Compounds Display Potent Inhibition of Cancer-Causing Enzymes and Suppression of Solid Tumor Growth
This class of small-molecule HDAC inhibitors has a novel benzoylhydrazide scaffold with potential to treat cancer, neurodegenerative disorders, and metabolic diseases. Cancer is the second leading cause of death in the United States, with more than 1.5 million people diagnosed every year. There are four HDAC inhibitors approved for cancer therapy, but those are only approved for treating hematologic malignancies such as T-cell lymphomas and multiple myelomas. Additionally, HDAC inhibitors undergoing clinical trials are continuing to face issues with dose-limiting toxicity and efficacy against solid tumors and other human diseases. Therefore, the market is in need of an HDAC inhibitor with broad therapeutic applications and low toxicity that can meet the stringent criteria for FDA approval. Researchers at the University of Florida in collaboration with scientists at the Scripps Research Institute have conducted a high-throughput screening and identified a group of benzoylhydrazide HDAC inhibitors that induces histone hyperacetylation and suppresses cancer cell proliferation. Medicinal chemistry efforts have led to optimized analogs with low nanomolar HDAC inhibition potency. Initial in vivo animal experiments show that these compounds are not toxic and exhibit good pharmacokinetic properties. These compounds are under active preclinical development for cancer therapy.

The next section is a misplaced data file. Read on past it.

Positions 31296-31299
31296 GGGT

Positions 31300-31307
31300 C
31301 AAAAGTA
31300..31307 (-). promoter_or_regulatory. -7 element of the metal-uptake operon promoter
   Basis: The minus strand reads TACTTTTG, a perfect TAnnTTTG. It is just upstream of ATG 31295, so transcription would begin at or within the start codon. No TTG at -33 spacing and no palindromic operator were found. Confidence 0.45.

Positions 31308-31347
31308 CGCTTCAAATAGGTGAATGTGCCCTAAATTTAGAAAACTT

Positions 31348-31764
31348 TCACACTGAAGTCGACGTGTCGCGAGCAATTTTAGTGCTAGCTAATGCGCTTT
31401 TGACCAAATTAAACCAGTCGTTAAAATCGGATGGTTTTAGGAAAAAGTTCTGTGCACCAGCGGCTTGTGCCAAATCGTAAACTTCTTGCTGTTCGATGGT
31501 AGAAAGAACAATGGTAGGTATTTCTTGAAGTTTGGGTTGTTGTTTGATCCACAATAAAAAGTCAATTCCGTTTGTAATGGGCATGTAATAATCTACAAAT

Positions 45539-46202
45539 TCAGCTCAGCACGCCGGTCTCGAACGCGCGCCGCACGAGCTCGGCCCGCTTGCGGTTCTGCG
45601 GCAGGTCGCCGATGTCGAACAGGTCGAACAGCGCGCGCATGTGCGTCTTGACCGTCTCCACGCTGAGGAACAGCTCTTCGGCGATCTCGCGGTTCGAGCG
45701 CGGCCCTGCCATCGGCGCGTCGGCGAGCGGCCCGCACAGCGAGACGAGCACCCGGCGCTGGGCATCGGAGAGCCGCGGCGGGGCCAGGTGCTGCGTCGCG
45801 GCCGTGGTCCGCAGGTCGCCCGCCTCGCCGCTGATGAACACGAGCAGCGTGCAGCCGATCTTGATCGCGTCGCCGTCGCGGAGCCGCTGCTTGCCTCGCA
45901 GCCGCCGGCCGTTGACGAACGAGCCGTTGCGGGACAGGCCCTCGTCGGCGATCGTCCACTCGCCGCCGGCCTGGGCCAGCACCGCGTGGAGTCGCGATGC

HDAC inhibitor for treating cancer and other diseases (neurologic, cardiovascular, and metabolic disorders)
- Demonstrates potential for broad therapeutic applications, offering treatment for various forms of cancer and other diseases
- Exhibits class I HDAC isoform-specificity and low toxicity, outperforming current HDAC inhibitors in clinical trials
University of Florida researchers have discovered a group of benzoylhydrazide compounds through a high-throughput screen and medicinal chemistry efforts that could potentially treat cancer, neurodegenerative disorders, and metabolic diseases. The compounds display potent in vitro inhibition of class I HDACs and inhibited cancer growth in vitro. The compounds’ inhibitory activity was confirmed in cell-based assays and suppressed cancer cell proliferation of diverse cancer cell lines. In vivo animal experiments indicate that these compounds are safe and exhibit good pharmaceutical properties. The benzoylhydrazide HDAC inhibitor is currently under active preclinical development for cancer therapy.